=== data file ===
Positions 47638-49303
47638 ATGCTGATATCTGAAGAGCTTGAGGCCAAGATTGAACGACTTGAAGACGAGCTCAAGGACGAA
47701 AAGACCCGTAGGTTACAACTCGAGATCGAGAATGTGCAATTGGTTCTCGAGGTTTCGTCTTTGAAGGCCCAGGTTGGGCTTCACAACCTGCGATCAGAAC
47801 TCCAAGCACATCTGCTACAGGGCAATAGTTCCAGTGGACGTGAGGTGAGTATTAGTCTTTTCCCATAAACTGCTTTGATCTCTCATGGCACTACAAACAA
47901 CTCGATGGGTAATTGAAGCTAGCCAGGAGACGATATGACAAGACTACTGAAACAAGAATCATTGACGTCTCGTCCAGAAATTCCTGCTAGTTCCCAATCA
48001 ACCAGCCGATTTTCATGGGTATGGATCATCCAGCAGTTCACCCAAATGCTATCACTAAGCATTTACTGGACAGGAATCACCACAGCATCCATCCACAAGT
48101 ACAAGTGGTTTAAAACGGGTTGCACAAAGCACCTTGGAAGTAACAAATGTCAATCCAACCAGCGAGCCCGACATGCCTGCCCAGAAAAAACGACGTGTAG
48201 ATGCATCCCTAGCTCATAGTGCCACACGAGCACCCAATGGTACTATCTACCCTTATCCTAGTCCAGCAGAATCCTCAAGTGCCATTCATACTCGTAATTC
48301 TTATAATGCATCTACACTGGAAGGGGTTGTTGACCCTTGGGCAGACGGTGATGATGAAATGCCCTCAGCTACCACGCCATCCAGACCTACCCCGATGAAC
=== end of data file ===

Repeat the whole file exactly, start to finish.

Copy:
Positions 47638-49303
47638 ATGCTGATATCTGAAGAGCTTGAGGCCAAGATTGAACGACTTGAAGACGAGCTCAAGGACGAA
47701 AAGACCCGTAGGTTACAACTCGAGATCGAGAATGTGCAATTGGTTCTCGAGGTTTCGTCTTTGAAGGCCCAGGTTGGGCTTCACAACCTGCGATCAGAAC
47801 TCCAAGCACATCTGCTACAGGGCAATAGTTCCAGTGGACGTGAGGTGAGTATTAGTCTTTTCCCATAAACTGCTTTGATCTCTCATGGCACTACAAACAA
47901 CTCGATGGGTAATTGAAGCTAGCCAGGAGACGATATGACAAGACTACTGAAACAAGAATCATTGACGTCTCGTCCAGAAATTCCTGCTAGTTCCCAATCA
48001 ACCAGCCGATTTTCATGGGTATGGATCATCCAGCAGTTCACCCAAATGCTATCACTAAGCATTTACTGGACAGGAATCACCACAGCATCCATCCACAAGT
48101 ACAAGTGGTTTAAAACGGGTTGCACAAAGCACCTTGGAAGTAACAAATGTCAATCCAACCAGCGAGCCCGACATGCCTGCCCAGAAAAAACGACGTGTAG
48201 ATGCATCCCTAGCTCATAGTGCCACACGAGCACCCAATGGTACTATCTACCCTTATCCTAGTCCAGCAGAATCCTCAAGTGCCATTCATACTCGTAATTC
48301 TTATAATGCATCTACACTGGAAGGGGTTGTTGACCCTTGGGCAGACGGTGATGATGAAATGCCCTCAGCTACCACGCCATCCAGACCTACCCCGATGAAC